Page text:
I am a bit concerned that the rental period for a Champion is only 24 hours. Maybe they could offer a week long rental for more favor? I didn't feel like I needed to buy currency in the game, but once I settle in on a few champions that I like to play as, I will probably buy them. Ultimately, I plan on buying the game, so I am not going to have to worry about it.

Raqib [Huq, fellow Shacknews editor] brought up a point hone we were playing the game last weekend that the nice part of League of Legends is that when you grind to unlock a character, you keep them forever. That sense of achievement is lost in the current framework of Quake Champions. It would be cool if they offered a free way to unlock a Champion. Perhaps with a bunch of Favor? Like 100,000 or something, and you permanently get them. But if the game is free to play, they have to pay for servers somehow.

David: I do that Quake Champions needs some sort of permanency outside of Platinum currency. Any decisions in that area will need to be finalized soon, I'd think. The closed beta marches on this weekend. Where does the game need to go from here to get it locked down for release this summer?

Asif: Performance. It needs to run better. Load times are pretty insane just to start the game. Then once you are in, the amount of time it takes to find a match needs to improve. But these are hopefully things they are working on, and I have seen improvement each week of the beta. The launcher also could use some work.

I think the champions could use some more balancing as well. Scalebearer is almost too slow. The dinosaur, his name is escaping me, seems a bit overpowered. They nerfed Slash in a recent update, but maybe too much, because I didn't enjoy my time playing as her as much as a lot of other players.

Oh—The voice over is awful, almost across the board. The announcer sounds like Satan talking into an iPhone while on the crapper. Anarki's quips drew frequent groans from me. There are several other voices that could be improved, but holy hell, the announcer is bad.

David: Yes, they're pretty much all terrible. I forgot to check the options to see if I could disable most or all voices. I don't think the game will suffer for the bad VO, or options to disable it. There's no narrative going on. I don't need to know what Slash is saying every time I snipe someone out of the air. With that said, I still hear the VO, and it's still awful.

Asif: That is a problem, because Quake has had solid VO before. I also think they need unranked modes. How are we supposed to host Shack battles? It would also address the problem with being inviting to new players: pros would be in the ranked games while noobs like Raqib can try to get good in unranked. They also need to implement features for eSports casters, like a way to spectate.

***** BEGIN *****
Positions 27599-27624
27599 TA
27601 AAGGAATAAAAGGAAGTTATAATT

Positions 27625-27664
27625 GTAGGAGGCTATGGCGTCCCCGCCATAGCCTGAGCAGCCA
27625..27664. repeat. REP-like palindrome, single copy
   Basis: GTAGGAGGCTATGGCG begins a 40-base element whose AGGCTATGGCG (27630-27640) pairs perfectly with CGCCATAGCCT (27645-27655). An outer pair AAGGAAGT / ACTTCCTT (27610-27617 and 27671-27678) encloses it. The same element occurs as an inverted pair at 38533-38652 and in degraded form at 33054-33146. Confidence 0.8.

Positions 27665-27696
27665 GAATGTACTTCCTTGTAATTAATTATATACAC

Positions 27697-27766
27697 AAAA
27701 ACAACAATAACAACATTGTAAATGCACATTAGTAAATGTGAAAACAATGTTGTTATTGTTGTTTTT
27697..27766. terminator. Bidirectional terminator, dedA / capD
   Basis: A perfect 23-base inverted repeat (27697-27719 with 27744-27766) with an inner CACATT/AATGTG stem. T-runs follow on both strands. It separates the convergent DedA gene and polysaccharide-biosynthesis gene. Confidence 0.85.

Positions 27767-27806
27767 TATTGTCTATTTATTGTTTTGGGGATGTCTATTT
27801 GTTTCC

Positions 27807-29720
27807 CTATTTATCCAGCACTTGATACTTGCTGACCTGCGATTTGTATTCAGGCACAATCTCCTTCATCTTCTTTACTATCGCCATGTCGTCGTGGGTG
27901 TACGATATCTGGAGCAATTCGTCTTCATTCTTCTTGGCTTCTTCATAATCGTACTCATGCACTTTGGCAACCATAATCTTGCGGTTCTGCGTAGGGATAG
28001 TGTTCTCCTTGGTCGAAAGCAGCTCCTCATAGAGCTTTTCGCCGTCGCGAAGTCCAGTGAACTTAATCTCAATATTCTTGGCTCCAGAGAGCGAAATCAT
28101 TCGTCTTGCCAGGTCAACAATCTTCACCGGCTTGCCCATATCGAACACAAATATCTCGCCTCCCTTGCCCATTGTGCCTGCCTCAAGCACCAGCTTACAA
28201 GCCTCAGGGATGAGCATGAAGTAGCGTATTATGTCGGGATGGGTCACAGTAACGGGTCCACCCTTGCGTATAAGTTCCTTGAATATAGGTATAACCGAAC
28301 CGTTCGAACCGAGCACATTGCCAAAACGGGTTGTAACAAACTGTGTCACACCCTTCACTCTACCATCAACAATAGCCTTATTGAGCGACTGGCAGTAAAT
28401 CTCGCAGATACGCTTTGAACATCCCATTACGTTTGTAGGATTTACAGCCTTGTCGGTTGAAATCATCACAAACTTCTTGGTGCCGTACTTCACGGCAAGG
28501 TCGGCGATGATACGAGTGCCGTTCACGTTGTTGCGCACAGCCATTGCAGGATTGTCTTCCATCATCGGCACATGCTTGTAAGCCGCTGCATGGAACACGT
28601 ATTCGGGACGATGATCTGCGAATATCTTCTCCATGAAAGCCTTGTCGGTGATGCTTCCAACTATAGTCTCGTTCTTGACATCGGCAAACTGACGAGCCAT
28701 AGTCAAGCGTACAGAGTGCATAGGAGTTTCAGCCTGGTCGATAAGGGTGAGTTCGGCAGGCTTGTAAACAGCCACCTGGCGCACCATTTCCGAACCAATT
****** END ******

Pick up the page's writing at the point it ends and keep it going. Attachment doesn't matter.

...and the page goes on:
There is the one thing that bothers me with a lot of the impressions we are seeing of this game. They're colleagues of ours in the games media who are quick to say that this game is no better than Quake Live. This game hasn't shipped yet. Instead of just saying you would rather play Quake Live, I think providing constructive criticism and ideas to improve the game would be a better use of our time. The whole point of this beta is to give us the Quake we want and that the community deserves. I think Quake Champions can turn out to be absolutely great  if id listens to their players. Only time will tell but I think it is very premature to declare it DOA.

David: I don't think Quake Champions is DOA. Far from it. That said, it would be disingenuous to ignore the elephant in the room. People are bound to compare Overwatch and Quake Champions by virtue of the fact that both games offer hero-type characters with different abilities. Quake is free to play, which gives it a leg up. But the other difference maker is that Overwatch is very accessible. That's a Blizzard trademark: their games appeal to casual audiences first, and each game's inner core is made up of systems and hooks that give hardcore players reasons to stick with it.

Can Quake Champions find an audience other than Quake fans who have been along for the ride since the '90s? As much as I'm enjoy it, Quake Champions feels like more Quake. I don't think that's a bad thing. It's what I want, it's what you want. But from the moment I got into a match, I felt like I knew who this game was for, and very little about it feels welcoming to the uninitiated.

David: Exactly. I like that id is aiming for, in essence, players like us. But for this game to have legs, they're going to have to take steps to make it appealing to players who were still in diapers when Quake was the juggernaut of the FPS genre.

Asif: I am not sure if they can find that audience. I think if they are hoping to be Overwatch, they might as well cancel the game. It is going to be a smaller collective of FPS purists. Now the question really becomes, can Quake Champions appeal to the COD players of the world? Or the Halo fans? There are a lot of shooters out there, not just Overwatch, and you really have to make people feel like you offer a materially better multiplayer experience to justify moving away from their go to FPS.

David: I think you hit the nail on the head earlier. id should consider rolling out an unranked mode and stronger matchmaking. A new player stepping into a match with an old pro will get squashed and could very well get discouraged and never play again.

Asif: I think being free to play will help get new people in the door, but having them stay is going to require more than we have seen so far.